Saturday Melanie did grocery shopping and then we met Dick and Peggy for lunch at one of the restaurants in the resort. We had a nice time with them and then came back and picked up Windsor and went out for a few drinks. In the late afternoon we went to Fort Sumter on the ferry and toured the museum there before coming back and having dinner with Dick and Peggy. Afterwards we decided that we needed to soak away the days aches and pains in the hot tub. We met a nice couple from Virginia named Charlie and his wife Gwen and chatted to them for quite a while before turning it.
Sunday we listened to a sermon, then prepared the dinghy for travel. We took the motor off, cleaned it, then washed the dinghy, washed the boat and by then we were sunburned and exhausted. We went to the bar and met our boat neighbor Alistair and his wife and a few other cruisers for a few drinks before coming back and putting on our bathing suits and heading back to the hot tub for a relaxing evening where we ended up chatting with Gwen and Charlie until midnight.
Monday we lazed around and then went to Red’s Ice House for dinner. We had a really good dinner, reasonably priced, then returned back to the resort and went to the hot tub where we met a family and chatted for a while before coming home and watching some Netflix.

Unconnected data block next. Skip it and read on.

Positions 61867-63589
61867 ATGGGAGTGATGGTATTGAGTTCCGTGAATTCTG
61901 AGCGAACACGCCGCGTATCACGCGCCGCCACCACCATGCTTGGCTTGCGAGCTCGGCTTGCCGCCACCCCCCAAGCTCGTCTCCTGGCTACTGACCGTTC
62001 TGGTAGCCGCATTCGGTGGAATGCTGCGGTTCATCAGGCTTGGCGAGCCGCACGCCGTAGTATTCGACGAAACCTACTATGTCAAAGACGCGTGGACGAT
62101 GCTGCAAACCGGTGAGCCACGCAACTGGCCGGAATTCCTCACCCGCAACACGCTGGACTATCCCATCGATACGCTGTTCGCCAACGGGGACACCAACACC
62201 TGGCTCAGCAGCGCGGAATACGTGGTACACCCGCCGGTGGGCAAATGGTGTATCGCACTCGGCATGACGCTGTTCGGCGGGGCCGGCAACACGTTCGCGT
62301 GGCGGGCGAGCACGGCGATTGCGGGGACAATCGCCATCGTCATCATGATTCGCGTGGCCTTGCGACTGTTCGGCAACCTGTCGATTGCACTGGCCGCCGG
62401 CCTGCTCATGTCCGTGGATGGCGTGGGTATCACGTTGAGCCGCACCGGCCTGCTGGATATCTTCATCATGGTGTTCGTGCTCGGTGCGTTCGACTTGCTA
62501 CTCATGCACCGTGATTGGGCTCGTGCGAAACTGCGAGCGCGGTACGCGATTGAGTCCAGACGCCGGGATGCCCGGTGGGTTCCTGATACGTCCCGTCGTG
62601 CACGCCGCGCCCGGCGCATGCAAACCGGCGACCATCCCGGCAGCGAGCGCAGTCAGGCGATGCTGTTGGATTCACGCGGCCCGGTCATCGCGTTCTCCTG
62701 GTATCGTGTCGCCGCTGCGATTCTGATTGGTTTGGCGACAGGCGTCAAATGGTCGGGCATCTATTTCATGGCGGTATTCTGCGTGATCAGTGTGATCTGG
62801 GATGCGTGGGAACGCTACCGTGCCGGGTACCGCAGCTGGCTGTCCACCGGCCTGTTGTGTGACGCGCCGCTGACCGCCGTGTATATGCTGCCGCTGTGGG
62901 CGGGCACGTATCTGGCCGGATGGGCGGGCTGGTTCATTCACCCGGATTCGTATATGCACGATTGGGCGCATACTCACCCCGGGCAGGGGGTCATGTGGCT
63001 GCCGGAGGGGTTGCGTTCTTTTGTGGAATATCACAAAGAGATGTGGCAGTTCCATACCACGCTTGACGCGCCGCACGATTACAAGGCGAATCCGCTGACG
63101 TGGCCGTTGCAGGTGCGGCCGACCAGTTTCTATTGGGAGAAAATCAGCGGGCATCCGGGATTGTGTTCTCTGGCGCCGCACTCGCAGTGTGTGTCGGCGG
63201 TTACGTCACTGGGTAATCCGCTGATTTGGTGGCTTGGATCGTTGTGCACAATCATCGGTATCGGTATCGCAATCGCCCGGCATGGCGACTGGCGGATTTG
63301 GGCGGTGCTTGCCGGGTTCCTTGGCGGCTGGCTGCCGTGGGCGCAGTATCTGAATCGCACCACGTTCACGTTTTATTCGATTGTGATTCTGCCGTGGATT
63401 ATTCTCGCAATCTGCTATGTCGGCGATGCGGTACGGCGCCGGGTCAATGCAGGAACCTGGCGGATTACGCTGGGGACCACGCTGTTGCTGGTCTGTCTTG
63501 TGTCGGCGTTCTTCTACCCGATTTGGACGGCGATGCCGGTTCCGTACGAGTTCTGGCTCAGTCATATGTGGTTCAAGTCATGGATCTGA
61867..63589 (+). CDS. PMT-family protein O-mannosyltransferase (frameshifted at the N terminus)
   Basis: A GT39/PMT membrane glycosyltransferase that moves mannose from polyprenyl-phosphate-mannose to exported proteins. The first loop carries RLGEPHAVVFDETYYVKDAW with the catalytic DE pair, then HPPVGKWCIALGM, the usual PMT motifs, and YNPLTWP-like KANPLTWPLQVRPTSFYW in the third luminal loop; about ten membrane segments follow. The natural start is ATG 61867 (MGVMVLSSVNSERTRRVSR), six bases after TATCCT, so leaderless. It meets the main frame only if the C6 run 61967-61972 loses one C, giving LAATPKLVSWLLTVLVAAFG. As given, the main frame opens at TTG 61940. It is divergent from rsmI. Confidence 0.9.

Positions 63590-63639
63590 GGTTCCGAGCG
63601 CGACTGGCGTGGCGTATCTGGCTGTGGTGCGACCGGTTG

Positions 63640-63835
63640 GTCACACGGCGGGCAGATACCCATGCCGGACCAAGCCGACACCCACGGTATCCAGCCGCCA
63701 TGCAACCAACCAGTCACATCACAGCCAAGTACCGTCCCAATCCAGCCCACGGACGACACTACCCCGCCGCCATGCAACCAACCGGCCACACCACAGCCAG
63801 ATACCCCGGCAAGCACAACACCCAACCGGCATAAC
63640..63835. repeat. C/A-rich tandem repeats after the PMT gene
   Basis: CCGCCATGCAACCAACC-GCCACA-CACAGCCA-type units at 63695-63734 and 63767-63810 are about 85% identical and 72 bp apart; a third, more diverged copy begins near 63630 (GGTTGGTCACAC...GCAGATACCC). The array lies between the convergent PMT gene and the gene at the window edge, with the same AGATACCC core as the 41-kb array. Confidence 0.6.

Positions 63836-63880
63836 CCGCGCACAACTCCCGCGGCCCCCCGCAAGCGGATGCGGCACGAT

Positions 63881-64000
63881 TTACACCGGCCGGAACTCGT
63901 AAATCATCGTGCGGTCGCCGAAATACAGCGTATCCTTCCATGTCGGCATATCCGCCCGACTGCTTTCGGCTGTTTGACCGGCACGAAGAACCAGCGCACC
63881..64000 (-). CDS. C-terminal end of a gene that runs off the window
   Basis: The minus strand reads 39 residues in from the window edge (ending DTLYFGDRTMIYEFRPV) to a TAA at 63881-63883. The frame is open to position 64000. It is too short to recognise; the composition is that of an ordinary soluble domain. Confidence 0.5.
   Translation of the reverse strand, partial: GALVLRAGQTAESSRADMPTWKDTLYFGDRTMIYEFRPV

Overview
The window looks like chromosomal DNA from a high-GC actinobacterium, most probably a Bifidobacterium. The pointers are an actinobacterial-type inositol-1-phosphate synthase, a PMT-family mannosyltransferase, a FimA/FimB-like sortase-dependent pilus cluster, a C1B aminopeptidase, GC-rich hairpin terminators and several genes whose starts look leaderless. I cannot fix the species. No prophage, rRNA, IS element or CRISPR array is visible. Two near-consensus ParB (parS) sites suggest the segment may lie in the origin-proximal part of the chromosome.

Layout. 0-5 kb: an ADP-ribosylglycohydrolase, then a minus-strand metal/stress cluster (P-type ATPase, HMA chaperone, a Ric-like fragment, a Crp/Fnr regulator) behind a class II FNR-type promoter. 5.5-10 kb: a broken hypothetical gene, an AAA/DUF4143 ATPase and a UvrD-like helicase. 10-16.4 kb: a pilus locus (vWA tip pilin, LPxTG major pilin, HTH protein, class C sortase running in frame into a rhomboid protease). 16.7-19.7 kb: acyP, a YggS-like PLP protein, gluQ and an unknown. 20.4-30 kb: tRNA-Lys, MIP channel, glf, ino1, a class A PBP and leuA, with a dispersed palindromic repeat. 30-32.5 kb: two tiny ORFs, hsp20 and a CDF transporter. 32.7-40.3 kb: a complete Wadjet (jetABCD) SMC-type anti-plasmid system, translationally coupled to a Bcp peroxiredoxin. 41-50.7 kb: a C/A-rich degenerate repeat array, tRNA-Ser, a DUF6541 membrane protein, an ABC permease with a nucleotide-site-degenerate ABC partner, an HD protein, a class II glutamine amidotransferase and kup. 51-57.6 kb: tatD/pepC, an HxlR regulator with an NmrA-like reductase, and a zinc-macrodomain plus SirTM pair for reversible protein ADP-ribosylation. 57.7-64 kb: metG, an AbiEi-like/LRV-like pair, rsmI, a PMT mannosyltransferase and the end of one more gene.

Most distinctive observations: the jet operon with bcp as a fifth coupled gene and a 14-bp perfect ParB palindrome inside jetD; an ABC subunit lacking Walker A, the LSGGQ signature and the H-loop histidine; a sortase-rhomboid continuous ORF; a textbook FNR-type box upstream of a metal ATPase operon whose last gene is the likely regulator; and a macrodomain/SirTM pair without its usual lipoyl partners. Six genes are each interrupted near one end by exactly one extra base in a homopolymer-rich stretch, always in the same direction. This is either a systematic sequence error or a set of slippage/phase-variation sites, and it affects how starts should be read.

We left early Tuesday morning and motored the ICW because the wind was unfavorable, straight in our face and on top of that it was supposed to die during the day. We thought motoring would get us there quickly and it did. The wind did not die, it stayed up all day but we made good progress through the swamps which gradually turned into forests and around Sunset we arrive in Winyah Bay where we anchored behind an island just off the waterway. We watched a few Netflix shows and then went to bed. The current in the bay was quite strong and held our boat very still during the night and we slept well. After breakfast the next morning we pulled anchor and headed toward Georgetown. It was only 6 miles away but it took us almost 3 hours to get there! The current was so strong that even with the stay sail up, we could only manage two and a half to three knots at best. Once checked in we explored town, ate dinner and then returned back to the boat for the evening.
While walking back to the boat we met and started talking to a couple on a powerboat. As it turned out they were docked just two slips down from us at Charleston! It’s funny how we are starting to run into people in different places that we have already met before.
Next day we spent the afternoon with friends from our home church. Jim and Maureen Sharp retired recently and moved down to a small town about a half hour away from Georgetown. They met us for lunch, and afterwards we came back to the boat and spent some time in fellowship. We saw our first alligator on the way back from the restaurant. It hung out underneath the boardwalk because people in the restaurants feed it. It was a small one, relatively harmless but an alligator nevertheless. I did not realize that they went this far north into South Carolina.